[Stewart] said that the Jamaica Observer would ... promote public support for the initiative. But an attempt would be made to bring other media on board. "We have to draw a line," Stewart said."

"Lamenting the increase in violent crime ... president of the Jamaica Manufacturers' Association, Metry Seaga, is making an urgent call for a social partnership to fight crime.

The no-nonsense JMA head said the Government, Opposition, civil society and the private sector should come together to develop a crime plan."

What better partnership than a cutting edge Wanted App, crime info page, and crime reporting App?

4 Helmet and vests with visible registration numbers for all motor bikes. (A January newspaper report said this will soon be done. We have heard nothing more.)

Fairly or not the public sees motorbikes as crime facilitators. Two men on a bike make everyone instinctively scared. I personally witnessed two men on a bike robbery attempt recently.

Helmets and vests with registration numbers would enable any witnesses to snap a phone picture of any motor cycle crime and send to the police, making perpetrators easily traceable. It would be a strong deterrent to motorbike criminals that would not bother the law-abiding motorbike majority.

5 Colour or number/letter-coded licence plates for each vehicle depot. When somebody with Swallowfield Kingston licence plates is in St Elizabeth driving around at 12 midnight, police can stop and ask why.

Because it happens all the time - gunmen from outside the area drive up and rob a bar and shoot patrons. With colour or number/letter-coded licence plates for all parish and Corporate Area licence depots, police can stop and question out-of-town cars driving around at night. Here again would be an obvious deterrent to those of nefarious intent, with the law-abiding having nothing to fear.

6 Make it mandatory for every taxi to display a large picture ID with full operator name and taxi licence and car plate numbers. So anyone boarding a taxi could simply send a photo of this info to a friend. "At Half-Way Tree, driver name John Brown, taxi license number 12345, licence plate AA 987."

Having such information passed around readily would discourage taxi drivers with unlawful intent. But honest taxi men would welcome these measures, as safer passengers would mean more passengers.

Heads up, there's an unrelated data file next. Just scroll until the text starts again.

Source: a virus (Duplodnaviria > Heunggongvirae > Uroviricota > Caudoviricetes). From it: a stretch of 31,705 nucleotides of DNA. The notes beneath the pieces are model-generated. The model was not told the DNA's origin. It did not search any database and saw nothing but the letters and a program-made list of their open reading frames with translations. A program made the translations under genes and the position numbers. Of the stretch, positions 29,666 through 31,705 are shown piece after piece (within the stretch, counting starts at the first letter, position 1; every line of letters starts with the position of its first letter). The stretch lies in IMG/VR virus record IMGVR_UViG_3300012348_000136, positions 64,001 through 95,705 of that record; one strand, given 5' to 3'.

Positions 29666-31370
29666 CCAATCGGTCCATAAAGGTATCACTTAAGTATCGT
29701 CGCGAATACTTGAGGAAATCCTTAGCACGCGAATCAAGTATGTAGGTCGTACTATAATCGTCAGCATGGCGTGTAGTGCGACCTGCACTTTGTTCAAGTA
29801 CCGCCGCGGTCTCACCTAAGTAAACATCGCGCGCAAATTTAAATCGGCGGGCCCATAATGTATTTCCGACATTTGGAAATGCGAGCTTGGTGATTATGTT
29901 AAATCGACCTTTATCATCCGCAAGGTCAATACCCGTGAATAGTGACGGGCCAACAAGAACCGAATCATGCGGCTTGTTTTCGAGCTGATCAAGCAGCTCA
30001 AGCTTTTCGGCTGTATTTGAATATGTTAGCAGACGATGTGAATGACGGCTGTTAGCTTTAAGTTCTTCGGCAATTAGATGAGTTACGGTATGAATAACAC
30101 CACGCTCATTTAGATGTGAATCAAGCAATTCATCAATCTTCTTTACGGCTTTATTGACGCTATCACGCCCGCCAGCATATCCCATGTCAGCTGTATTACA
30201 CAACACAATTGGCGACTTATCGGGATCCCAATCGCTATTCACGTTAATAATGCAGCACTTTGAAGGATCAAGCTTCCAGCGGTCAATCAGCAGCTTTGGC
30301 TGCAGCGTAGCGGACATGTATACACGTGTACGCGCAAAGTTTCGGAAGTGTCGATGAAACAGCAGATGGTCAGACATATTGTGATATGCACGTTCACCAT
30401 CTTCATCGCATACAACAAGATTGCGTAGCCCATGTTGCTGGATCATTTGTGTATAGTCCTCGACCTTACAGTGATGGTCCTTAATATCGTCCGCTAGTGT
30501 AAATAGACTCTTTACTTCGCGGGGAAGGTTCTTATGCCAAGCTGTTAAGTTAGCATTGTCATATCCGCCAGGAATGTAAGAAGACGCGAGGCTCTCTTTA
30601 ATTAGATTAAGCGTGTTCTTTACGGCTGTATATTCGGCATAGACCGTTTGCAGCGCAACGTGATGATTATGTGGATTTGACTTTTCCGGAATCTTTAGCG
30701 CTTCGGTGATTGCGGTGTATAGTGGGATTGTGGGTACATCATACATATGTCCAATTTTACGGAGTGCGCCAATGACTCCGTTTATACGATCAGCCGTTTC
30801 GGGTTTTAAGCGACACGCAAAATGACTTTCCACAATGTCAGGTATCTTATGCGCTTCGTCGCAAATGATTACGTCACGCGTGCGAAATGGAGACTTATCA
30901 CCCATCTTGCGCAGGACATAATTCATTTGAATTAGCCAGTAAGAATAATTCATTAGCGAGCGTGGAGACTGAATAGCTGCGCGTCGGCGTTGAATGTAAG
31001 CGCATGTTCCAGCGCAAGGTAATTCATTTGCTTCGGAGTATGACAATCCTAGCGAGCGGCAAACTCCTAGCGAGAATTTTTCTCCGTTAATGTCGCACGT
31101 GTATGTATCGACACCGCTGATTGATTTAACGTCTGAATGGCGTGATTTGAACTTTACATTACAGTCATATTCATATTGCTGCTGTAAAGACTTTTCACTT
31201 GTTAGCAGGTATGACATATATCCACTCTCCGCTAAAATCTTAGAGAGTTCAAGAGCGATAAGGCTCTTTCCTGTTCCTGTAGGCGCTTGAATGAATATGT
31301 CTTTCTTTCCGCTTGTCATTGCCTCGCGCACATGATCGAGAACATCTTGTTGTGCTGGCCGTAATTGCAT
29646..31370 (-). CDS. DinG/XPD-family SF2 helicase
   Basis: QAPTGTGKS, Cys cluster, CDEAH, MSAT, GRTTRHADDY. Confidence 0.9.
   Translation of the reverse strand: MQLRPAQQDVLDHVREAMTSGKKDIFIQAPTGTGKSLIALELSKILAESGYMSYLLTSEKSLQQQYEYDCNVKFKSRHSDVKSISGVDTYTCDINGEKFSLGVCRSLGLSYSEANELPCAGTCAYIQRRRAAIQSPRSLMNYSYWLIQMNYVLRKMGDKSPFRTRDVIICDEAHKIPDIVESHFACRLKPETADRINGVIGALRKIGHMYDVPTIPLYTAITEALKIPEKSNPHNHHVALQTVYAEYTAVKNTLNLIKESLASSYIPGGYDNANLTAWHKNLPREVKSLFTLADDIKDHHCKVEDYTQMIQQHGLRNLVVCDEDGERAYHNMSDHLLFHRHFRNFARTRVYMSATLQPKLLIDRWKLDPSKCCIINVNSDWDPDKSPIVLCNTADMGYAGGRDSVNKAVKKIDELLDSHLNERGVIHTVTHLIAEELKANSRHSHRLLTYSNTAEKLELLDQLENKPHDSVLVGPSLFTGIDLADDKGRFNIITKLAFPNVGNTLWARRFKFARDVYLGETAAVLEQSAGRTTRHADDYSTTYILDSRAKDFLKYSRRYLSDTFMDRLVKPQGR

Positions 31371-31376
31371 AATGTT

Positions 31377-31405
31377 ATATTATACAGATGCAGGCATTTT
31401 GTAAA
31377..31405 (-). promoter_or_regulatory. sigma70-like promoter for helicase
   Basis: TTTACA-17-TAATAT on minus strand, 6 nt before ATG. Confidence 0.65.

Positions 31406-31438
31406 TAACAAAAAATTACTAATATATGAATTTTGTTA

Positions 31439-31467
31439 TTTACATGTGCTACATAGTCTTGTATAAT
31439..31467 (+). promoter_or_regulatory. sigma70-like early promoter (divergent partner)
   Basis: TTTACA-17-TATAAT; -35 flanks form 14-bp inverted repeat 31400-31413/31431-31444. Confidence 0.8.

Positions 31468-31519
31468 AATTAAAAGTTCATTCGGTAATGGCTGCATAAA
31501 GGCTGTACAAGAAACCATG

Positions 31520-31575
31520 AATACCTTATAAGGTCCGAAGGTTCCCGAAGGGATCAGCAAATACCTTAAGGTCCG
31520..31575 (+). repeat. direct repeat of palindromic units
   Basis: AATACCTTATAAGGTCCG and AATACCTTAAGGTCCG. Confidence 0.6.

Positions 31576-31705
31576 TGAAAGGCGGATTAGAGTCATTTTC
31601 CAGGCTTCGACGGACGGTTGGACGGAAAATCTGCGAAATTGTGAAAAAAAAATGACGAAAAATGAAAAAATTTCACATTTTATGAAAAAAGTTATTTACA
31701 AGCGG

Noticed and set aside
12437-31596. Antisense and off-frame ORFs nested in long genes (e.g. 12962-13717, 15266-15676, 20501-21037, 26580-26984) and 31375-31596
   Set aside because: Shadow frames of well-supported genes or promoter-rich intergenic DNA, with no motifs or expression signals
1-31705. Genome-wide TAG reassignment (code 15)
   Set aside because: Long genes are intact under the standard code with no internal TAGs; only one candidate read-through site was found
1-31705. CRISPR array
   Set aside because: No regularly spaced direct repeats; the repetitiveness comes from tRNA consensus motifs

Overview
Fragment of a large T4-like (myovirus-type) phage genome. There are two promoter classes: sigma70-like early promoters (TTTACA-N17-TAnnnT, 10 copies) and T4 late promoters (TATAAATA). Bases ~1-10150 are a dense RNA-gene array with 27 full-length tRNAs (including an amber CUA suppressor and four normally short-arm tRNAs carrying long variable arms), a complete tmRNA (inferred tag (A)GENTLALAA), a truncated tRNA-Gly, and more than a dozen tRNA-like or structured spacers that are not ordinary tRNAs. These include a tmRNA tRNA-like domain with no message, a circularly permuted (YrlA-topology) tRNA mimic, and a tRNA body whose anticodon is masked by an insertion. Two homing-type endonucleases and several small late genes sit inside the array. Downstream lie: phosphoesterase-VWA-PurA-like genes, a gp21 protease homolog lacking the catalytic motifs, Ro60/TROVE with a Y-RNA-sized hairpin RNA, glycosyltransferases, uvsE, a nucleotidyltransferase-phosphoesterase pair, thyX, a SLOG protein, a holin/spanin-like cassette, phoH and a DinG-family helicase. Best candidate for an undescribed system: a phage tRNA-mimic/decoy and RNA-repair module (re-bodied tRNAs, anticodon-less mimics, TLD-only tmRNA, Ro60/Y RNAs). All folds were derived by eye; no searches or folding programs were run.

7 Enable electronic collection of all police statements and electronic communication between all police stations and a central data collection headquarters. Start with main Corporate Area stations and the parish capitals which likely process 80 per cent of crimes. Others can be added later.

This was actually one of the recommendations of the much-touted Michael Lee-Chin-led Economic Growth Council (EGC). It would be a good place for the EGC rubber to meet the road and convince the skeptical public that it is not just another talking shop. Mr Lee-Chin has overseen electronic communication overhauls at bigger entities than the JCF. Surely he can bring in technical experts to advise the Government on creating an interactive communication system for about 20 police stations.

Real-time communications would mean instantly available information on every person processed would immediately show if they are wanted for other crimes.

8 Equip all traffic police with smartphones that can instantly check driver and car licences against a central database.

Look how many crimes are committed by persons without a license driving stolen cars. Look how many accidents take place where culprits have scores of outstanding tickets. A mobile licence check system would nip such problems in the bud.

None of the above is original or difficult to implement, nor can they possibly arouse objections from human right activists and criminal lawyers. They have all been done in countries serious about crime fighting. Why not Jamaica?

- Kevin O'Brien Chang is a businessman. Email